As I dragged myself down the hallway to Tommy's room for the fifth time last night I glanced out the window and saw this:
I don't know if I was thinking that all those negative thoughts would make me feel better, or if I felt I was just venting, or what. But what I didn't realize was how it affected the people that meant the most to me. I thought that if I kept those negative thoughts to myself no one would be affected at all. But those negative thoughts seeped into my words and actions like thick, black smoke. My attitude let everyone know that everything was work. Everything was hard. Everything was a hassle. And it did affect my family. They could feel it. I didn't know how much until Todd and I got into an argument and he told me I was miserable and no one wanted to be around me. It was a shocker. But it really woke me up.
Somwhere in the past few months I had lost my joy.
At our wedding our priest, and very good friend, read from John 15:9-12.
"As the Father has loved me, so have I loved you; abide in my love. If you keep my commandments, you will abide in my love, just as I have kept my Father's commandments and abide in his love. These things I have spoken to you, that my joy may be in you, and that your joy may be full. This is my commandment, that you love one another as I have loved you."
After the priest read the passage he went on to talk about joy. He spoke about how important it is to live your life with joy and how he wished for Todd and I to have joy in our lives and in our married life.
I thought of all of this when I contemplated my recent attitude. Where had my joy gone? How had I gone from enjoying my family, my children, my husband to acting like they were bothersome? And how could I let them feel that from me for even a second of their lives?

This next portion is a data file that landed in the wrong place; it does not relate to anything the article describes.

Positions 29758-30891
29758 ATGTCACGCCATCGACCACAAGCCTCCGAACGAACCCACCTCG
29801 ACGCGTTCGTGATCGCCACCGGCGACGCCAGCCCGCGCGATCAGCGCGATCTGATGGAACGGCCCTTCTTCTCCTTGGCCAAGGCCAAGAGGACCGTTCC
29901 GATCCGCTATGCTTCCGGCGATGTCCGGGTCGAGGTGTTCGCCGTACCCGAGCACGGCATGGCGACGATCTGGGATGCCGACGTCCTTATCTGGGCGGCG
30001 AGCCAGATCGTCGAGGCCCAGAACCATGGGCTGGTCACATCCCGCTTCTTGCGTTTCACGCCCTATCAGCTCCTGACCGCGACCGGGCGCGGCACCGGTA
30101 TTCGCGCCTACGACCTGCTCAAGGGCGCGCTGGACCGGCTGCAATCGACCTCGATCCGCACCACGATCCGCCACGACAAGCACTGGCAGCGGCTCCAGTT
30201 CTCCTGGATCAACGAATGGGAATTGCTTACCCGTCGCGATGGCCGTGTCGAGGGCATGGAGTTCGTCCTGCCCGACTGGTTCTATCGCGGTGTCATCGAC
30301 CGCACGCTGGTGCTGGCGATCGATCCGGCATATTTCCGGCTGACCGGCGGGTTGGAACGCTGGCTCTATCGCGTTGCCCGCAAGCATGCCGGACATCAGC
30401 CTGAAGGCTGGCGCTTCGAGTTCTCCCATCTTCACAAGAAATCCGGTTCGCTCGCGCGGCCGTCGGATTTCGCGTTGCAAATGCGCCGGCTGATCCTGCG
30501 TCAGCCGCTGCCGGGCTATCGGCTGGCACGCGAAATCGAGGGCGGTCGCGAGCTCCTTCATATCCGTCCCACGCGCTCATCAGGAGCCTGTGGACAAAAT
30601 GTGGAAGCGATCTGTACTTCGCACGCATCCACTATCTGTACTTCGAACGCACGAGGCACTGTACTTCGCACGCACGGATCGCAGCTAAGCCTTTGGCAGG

I knew I needed to change my attitude immediately. While I was not speaking to Todd for the day and a half following our little argument I realized something. I was much more pleasant to be around when I wasn't speaking. That is not good. Apparently, I was spewing much more negativity than I thought. Instead, I began speaking only when absolutely necessary and when I needed to reprimand the kids I did so in a sugar sweet way as if to say to Todd, "See! I'm so pleasant and the children LOVE to be around me." In doing that I also saw how much better the kids responded to me. I realized if I could behave like that for a day and a half to prove a point to Todd then I could certainly do it all the time to be a better mother to my kids. It really was an eye opener.
But getting out of the negativity takes constant reminders. I needed to constantly remind myself to bite my tongue. I went online and found a mother and child necklace that I love. On the back it says, "A mother's arms are made of tenderness." Yes! That was exactly the reminder I needed. I bought that necklace along with a necklace of the Virgin Mary (who could be a better model of a mother?) and when I got them a few days later I wore them both constantly (you can probably see the necklaces in a couple of the pictures from our trip to the museum). Feeling the necklaces around my neck, and remembering the words engraved on the back, helped to keep me focused.
(Image from The Catholic Company)
It seems to me that everything happens for a reason. Even that ridiculous argument Todd and I had happened for a reason. Good came out of it. The weeks that followed have been a blessing. Have I been perfect? No way. But my attitude has changed. I feel like I have changed. I am more myself again. These last few weeks I have definitely liked me more and I think my family has too. I can see clearly again.
Everyone has bad days. Everyone gets grumpy and nasty sometimes. But what bothered me was thinking about the possibility that I could have made my children and my husband feel like they were a burden. Never, ever, do I want my family to question my love or devotion to them. They are the best and most precious part of my life, and I know I was not expressing that to them enough.
I want to be their warm, cozy, nest that they can hide in from the rest of the world. I want to be the one place they can come to when they need comfort or fun or laughter or rest or energy or help or creativity or warmth or love or tenderness. I want to show them how to live their lives with joy.
Motherhood is hard. It really exposes all of our flaws and our failings. It forces you to hold a mirror up to yourself and it is not always the picture you thought you'd see. I am definitely a work in progress. But what I do realize is that if I want my children to be joyful and loving and compassionate and kind and patient then that is the person I need to be. I can not make my children behave one way or the other, but I can be a good example for them as to how they should behave. That is what I am striving to do. I just want to be better. And in trying to be better I am finding my way. I'm finding my joy.